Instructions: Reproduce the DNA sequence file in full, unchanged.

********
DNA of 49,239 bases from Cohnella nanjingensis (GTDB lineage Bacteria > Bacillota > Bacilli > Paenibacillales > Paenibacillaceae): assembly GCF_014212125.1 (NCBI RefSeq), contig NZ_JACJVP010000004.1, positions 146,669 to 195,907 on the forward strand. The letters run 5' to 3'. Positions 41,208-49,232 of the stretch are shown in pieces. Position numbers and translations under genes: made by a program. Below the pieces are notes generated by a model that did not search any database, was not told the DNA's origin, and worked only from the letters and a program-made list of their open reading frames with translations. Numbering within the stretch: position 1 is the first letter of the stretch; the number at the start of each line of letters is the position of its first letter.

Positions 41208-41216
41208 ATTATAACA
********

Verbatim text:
DNA of 49,239 bases from Cohnella nanjingensis (GTDB lineage Bacteria > Bacillota > Bacilli > Paenibacillales > Paenibacillaceae): assembly GCF_014212125.1 (NCBI RefSeq), contig NZ_JACJVP010000004.1, positions 146,669 to 195,907 on the forward strand. The letters run 5' to 3'. Positions 41,208-49,232 of the stretch are shown in pieces. Position numbers and translations under genes: made by a program. Below the pieces are notes generated by a model that did not search any database, was not told the DNA's origin, and worked only from the letters and a program-made list of their open reading frames with translations. Numbering within the stretch: position 1 is the first letter of the stretch; the number at the start of each line of letters is the position of its first letter.

Positions 41208-41216
41208 ATTATAACA